[T]he jury was allowed to convict Hunter on a different set of facts than those set forth in the information. It is possible the jury convicted him of first degree sexual assault based only on digital penetration occurring prior to July 1975. Further, on the instruction provided, the jury could have found Hunter guilty of fourth degree sexual assault, a charge not found in the information. Consequently, we hold the modified jury instruction constituted a constructive amendment of the information which requires reversal.

Hunter, 916 F.2d at 599-600.

For further support of the constructive amendment position, appellee points us to Clayborn v. State, 278 Ark. 533, 647 S.W.2d 433 (1983). In that case, the Supreme Court of Arkansas reversed the conviction of a defendant who had raped a 78-year-old victim by forcible sexual intercourse. The Arkansas rape statute set forth the elements of rape as being that a person commits rape if he engages in sexual intercourse or deviate sexual activity with another person by forcible compulsion. Ark.Stat.Ann. § 41-1803(1) (a).1  The court held that the information charged Clayborn with rape by forcibly engaging in deviate sexual activity, not rape by forcibly engaging in sexual intercourse. The court rejected the government's argument that it was sufficient for the defendant to be charged and convicted of forcible rape, and that the method of rape was irrelevant. The court concluded:

That argument assumes a fallacious base because appellant was not solely charged with rape. If he had been charged only in general terms, then it might have been sufficient under our liberal rules of procedure, especially in the absence of a motion for a bill of particulars. But here appellant was charged with rape by forcibly engaging in deviate sexual activity. Such a charge includes the crimes formerly labelled by statute as sodomy and buggery, except for the bestiality aspect, and the penetration may be by finger, tongue or dildo.

Clayborn, 647 S.W.2d at 434.

However, one of the dissenting judges in Clayborn felt that

The majority's reasoning is akin to arguing that it makes a difference whether one is killed with a bullet or a knife; a copper jacketed shell, or a dum dum bullet; a killing is a killing and the exact method used is invariably irrelevant unless the defendant can show some kind of prejudice.

Clayborn, 647 S.W.2d at 436, (Hickman, J., dissenting). This view became the majority view, as the Clayborn decision and rationale was explicitly overruled in Cokeley v. State, 288 Ark. 349, 705 S.W.2d 425, cert. denied, 479 U.S. 856, 107 S. Ct. 195, 93 L. Ed. 2d 127 (1986). The Cokeley court held that Ark.Stat.Ann. § 41-1803 provided just one offense of rape with two different ways of commission. In overruling Clayborn, the court held:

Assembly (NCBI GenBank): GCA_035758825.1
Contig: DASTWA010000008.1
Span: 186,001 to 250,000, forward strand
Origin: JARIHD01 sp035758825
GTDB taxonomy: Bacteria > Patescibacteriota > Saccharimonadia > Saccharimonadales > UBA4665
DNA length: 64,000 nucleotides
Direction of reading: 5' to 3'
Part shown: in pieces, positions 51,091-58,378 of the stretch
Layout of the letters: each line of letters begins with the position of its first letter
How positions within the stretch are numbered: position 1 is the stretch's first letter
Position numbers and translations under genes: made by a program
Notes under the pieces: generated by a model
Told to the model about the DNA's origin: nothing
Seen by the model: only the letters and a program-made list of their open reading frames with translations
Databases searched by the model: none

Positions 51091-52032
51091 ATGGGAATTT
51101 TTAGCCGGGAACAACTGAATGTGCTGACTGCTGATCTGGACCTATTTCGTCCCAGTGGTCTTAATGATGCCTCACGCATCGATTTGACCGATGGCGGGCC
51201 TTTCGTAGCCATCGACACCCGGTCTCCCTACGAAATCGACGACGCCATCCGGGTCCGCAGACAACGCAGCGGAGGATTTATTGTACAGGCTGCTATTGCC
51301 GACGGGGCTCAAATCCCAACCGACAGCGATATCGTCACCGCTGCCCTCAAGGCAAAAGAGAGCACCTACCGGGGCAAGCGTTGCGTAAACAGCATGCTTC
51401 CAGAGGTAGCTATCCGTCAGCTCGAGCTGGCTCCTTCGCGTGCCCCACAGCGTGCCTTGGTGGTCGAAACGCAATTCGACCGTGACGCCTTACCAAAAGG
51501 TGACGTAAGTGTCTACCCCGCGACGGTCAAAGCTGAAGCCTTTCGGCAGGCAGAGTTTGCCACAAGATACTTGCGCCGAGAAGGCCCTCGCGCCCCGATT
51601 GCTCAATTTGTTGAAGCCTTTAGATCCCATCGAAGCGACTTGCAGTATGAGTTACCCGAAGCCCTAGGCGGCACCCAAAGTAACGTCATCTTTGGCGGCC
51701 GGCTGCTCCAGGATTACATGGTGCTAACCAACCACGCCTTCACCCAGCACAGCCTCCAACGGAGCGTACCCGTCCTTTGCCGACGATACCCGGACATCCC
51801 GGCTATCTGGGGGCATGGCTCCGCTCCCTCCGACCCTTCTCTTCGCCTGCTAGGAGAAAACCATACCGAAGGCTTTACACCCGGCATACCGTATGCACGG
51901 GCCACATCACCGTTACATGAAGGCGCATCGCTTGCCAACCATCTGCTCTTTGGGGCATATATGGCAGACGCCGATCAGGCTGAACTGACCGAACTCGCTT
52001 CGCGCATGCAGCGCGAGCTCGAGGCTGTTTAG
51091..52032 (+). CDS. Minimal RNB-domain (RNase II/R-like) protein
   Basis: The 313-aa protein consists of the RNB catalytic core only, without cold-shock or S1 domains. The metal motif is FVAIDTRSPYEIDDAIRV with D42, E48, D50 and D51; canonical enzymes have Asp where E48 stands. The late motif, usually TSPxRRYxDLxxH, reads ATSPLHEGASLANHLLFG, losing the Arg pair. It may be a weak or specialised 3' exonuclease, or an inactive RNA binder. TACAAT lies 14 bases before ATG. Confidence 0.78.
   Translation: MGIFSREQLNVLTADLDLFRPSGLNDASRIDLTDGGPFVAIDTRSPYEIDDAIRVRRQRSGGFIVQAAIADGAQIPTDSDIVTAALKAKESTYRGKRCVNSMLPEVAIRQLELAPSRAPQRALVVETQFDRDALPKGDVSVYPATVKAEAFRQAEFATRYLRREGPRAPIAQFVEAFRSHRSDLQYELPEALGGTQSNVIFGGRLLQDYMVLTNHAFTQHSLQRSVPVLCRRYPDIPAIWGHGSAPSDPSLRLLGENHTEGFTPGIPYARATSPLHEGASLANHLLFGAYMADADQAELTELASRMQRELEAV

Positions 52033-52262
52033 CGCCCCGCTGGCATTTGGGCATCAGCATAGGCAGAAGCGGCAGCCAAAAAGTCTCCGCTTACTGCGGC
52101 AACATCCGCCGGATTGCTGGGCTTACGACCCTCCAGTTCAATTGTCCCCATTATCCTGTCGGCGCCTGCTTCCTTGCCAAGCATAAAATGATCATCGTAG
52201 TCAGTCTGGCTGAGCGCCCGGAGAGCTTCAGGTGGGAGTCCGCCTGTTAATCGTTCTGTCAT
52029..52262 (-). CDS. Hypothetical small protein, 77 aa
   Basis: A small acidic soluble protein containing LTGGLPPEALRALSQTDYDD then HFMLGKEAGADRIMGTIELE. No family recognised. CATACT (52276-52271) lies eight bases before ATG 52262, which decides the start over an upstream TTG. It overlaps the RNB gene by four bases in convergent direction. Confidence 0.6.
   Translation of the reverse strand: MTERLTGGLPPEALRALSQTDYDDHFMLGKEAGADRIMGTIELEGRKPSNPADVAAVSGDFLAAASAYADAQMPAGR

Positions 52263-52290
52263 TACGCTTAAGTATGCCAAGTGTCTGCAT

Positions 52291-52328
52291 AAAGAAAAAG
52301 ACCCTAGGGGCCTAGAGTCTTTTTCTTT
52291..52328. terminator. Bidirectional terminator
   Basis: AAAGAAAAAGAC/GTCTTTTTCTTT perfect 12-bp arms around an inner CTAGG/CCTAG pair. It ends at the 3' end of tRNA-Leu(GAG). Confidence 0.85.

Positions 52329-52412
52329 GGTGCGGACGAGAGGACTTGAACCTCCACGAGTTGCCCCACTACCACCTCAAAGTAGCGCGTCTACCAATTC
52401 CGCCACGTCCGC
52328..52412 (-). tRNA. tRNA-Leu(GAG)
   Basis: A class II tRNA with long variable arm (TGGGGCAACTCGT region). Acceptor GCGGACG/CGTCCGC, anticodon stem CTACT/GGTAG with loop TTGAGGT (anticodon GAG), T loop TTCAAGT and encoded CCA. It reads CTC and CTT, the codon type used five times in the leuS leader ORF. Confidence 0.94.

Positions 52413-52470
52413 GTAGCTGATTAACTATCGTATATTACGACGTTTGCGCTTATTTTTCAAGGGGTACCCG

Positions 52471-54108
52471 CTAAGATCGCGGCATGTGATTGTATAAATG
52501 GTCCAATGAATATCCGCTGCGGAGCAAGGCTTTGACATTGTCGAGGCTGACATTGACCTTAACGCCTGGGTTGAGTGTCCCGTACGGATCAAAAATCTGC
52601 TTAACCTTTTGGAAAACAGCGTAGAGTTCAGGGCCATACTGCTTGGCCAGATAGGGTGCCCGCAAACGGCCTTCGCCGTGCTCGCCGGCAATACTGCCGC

The main basis of our [Clayborn ] decision was that two separate crimes of rape exist: rape by sexual intercourse and rape by deviate activity. We said "... two different crimes were involved ... and the essential elements of the crimes differ." We were wrong in that regard and overrule Clayborn v. State....

Cokeley, 705 S.W.2d at 426.

In support of its "one crime--two methods" decision, the Cokeley court cited two DWI cases where the Arkansas court "unanimously held that there is only one offense of driving while intoxicated with two ways of violating the act, either by operating or controlling a vehicle while intoxicated or operating or controlling a vehicle when blood alcohol content is 0.10% or more." Ibid. In the DWI cases, the court had held that, where a defendant was charged on violation of DWI by one method but convicted on evidence of the other method, the charge was sufficient even though the evidentiary requirements of the subsections are different. Cokeley, 705 S.W.2d at 426-27 (citations omitted).2 

We also note that a recent decision by the North Carolina Supreme Court supports this result. In State v. Moorman, 320 N.C. 387, 389, 358 S.E.2d 502, 504 (1987), an indictment alleged that the defendant "unlawfully, willfully and feloniously did ravish and carnally know [the victim] by force and against her will, in violation of [N.C.Gen.Stat. 14-72.3]." (emphasis added). However, the evidence demonstrated that the defendant had initiated sexual intercourse with the victim while she was asleep. The defendant argued that the prosecution had created a fatal variance between the indictment and the proof presented at trial, because the prosecution had to proceed under the theory that the victim was "physically helpless," as described by N.C.Gen.Stat. 14-72.3(a) (2), instead of claiming that the rape was "by force and against the will" of the victim, as provided in N.C.Gen.Stat. 14-72.3(a) (1). The North Carolina Supreme Court disagreed, and held that the two sections of the North Carolina rape law simply represented two different methods of committing the same crime: